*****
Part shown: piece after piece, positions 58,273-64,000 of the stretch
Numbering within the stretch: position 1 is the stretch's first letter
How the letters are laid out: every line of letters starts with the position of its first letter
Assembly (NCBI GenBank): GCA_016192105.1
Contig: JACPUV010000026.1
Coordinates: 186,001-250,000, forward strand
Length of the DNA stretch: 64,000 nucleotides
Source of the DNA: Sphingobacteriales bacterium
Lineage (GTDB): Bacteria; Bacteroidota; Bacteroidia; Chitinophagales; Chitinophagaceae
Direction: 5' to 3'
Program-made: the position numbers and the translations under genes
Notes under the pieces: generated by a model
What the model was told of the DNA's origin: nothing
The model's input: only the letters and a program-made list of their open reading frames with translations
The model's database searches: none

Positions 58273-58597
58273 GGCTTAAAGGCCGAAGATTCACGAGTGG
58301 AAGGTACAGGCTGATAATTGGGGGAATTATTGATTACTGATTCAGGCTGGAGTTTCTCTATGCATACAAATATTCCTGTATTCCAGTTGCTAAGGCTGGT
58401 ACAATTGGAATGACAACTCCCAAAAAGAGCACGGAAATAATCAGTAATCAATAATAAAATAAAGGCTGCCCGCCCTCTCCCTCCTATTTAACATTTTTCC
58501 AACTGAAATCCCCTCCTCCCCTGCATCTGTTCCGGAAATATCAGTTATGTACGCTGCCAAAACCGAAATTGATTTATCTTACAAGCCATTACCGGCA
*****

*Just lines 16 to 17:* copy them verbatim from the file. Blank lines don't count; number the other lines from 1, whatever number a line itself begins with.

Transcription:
Positions 58273-58597
58273 GGCTTAAAGGCCGAAGATTCACGAGTGG